While I was down at Okeechobee, I’ve been into quite a few adventures.  The first is available to watch on my facebook page.  My buddy and I were fishing back in a little pond off the main lake and if you’ve never been to Okeechobee, it’s pretty easy to get turned around back off those kicker trails.  I told him how to get out of there, but he tried to take another route and got stuck way back in the reeds.  I tried pulling him out, but he was so far back that I couldn’t get him the whole way out.  Ultimately, it took two airboats to finally get him out of there!

The next adventure was on the way to pick up my Uncle from the airport.  I left that morning thinking we would probably be able to get on the water by ten o’clock.  Unfortunately, I flew my Uncle into Fort Myers, but ended up going to Fort Lauderdale instead after mixing them up.  He called me seeing where I was as I was waiting at the other airport.  After the small mix up, I got back on the road to Fort Myers and the two hour drive ahead.  On the way there, I felt the boat bouncing a lot so I pulled over.  Somehow, the u-bolt that holds it onto the trailer had broken so I had to tie two ropes to the cleats to secure it.  It was quite the adventure.

Before heading to Florida, I made it down to Cherokee Lake to get in some practice before the off limits period.  I hadn’t been there before, but after riding around and doing some fishing I really like that place.  There are a lot of big smallies in that lake and depending on the weather; we could have some really good weights.  Before heading down, I marked about five hundred places on my Navionics app that looked good and graphed about all of them.  Out of all of them, I ended up finding about thirty places that have a lot of potential.  There are a lot of community hole areas on the lake though and overall it could fish pretty small.  I did find some sneaky areas that I can hopefully get away from some of the crowds though.  I’m excited to kick off my first season on the Elite Series there in a couple weeks.   


Putting My Focus on the Elites

Posted by jacob on December 19, 2016

Crappie Slaying December.jpg


It’s almost time for the holidays and I’m looking forward to it.  Although it’s the offseason, I’ve been back at it getting ready for the 2017 season.  This will be my first season fishing the Bassmaster Elite Series.  I’m very excited for this opportunity, but it’s also bittersweet leaving FLW.  FLW is a tremendous organization and I truly would not be where I am now without my time there.  From winning the BFL All-American to the Forrest Wood Cup I have nothing but great memories and gratitude for all my experiences there.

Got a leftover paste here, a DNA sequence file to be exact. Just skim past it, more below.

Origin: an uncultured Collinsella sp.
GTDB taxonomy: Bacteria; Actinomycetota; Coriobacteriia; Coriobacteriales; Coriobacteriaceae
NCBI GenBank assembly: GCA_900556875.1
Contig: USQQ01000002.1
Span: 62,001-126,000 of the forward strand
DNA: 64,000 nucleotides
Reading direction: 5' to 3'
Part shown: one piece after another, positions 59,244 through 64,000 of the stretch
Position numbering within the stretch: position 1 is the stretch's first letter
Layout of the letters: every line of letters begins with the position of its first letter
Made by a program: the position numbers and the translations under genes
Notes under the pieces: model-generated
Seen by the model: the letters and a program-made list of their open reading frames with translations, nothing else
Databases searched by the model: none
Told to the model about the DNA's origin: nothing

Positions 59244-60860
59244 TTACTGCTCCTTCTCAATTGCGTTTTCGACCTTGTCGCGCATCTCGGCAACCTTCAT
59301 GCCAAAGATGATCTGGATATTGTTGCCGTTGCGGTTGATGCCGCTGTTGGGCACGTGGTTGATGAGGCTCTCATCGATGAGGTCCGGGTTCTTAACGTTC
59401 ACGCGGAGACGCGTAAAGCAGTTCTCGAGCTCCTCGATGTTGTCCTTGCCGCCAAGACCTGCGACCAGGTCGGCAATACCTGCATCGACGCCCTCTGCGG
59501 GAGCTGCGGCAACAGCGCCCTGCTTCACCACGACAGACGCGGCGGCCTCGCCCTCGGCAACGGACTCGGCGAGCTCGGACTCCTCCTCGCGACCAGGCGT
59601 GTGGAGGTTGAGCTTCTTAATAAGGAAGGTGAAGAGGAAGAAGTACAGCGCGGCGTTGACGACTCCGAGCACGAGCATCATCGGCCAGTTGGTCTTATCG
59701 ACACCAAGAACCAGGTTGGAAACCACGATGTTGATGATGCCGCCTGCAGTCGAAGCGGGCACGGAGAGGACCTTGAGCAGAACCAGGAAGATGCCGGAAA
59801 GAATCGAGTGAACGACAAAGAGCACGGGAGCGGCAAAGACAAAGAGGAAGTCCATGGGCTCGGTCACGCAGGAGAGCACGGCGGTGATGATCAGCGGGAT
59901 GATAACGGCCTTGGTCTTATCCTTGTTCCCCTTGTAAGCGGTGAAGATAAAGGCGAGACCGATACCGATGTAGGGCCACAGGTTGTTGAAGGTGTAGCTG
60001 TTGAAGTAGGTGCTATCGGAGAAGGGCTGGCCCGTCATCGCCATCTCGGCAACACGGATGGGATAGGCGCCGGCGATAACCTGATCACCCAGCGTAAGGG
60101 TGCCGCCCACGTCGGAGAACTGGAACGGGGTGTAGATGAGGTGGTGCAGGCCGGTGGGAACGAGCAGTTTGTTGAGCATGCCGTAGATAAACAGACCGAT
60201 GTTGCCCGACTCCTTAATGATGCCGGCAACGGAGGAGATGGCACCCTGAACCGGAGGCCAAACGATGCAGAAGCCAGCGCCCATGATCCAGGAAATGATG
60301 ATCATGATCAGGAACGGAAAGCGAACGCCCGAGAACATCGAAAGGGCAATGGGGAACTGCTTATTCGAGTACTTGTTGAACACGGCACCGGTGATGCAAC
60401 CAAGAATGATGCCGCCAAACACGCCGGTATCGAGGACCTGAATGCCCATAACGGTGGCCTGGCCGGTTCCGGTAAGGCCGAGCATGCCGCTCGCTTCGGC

This season, I’m going to buckle down some compared to what I’ve done in the past.  I usually try and fish every big event I can, but it being my first season on the Elites, I really want to focus on doing everything I can to have a great season there.  I will not be fishing the Opens like in the past and outside the Elites the only other series I will fish is MLF.

Last year was awesome and I’m really hoping to carry it over into 2017.  It was definitely my most consistent year overall.  I’m going to be spending a lot more time prepracticing for events this year.  I’ve already started by making it down to Cherokee Lake in Tennessee to poke around.  I had not been there before.  It’s good to just run around and see how it sets up even though the actual fishing will most definitely change.

I just finished up hunting a couple weeks ago.  Each year, I just enjoy being in the woods more and more even if I don’t get to harvest a big deer.  This year the biggest one eluded me, but I’m hoping he’s still around next season.

I’ve also been doing a little crappie fishing which is one of my favorite things to do outside of the bass deal.  Crappie fishing is fun and really teaches you how to hone in on reading your graph more effectively.  It’s a lot of fun seeing those crappies around some brush and getting those big slabs to bite while watching your graph.

Everyone enjoy your holidays and be safe!



The Fall Mixed Bag

Posted by jacob on November 11, 2016

Erie Fall Smallies.jpg

In the fall, one of the biggest dilemmas for me is whether to hit the water or get in a tree.  This time of year can be some of the most fun fishing and hunting.  The fish are putting on the feed bag to get ready for winter and the deer are in rut and moving quite a bit.  Truly, there isn’t a bad choice and lately I’ve been sampling a bit of both.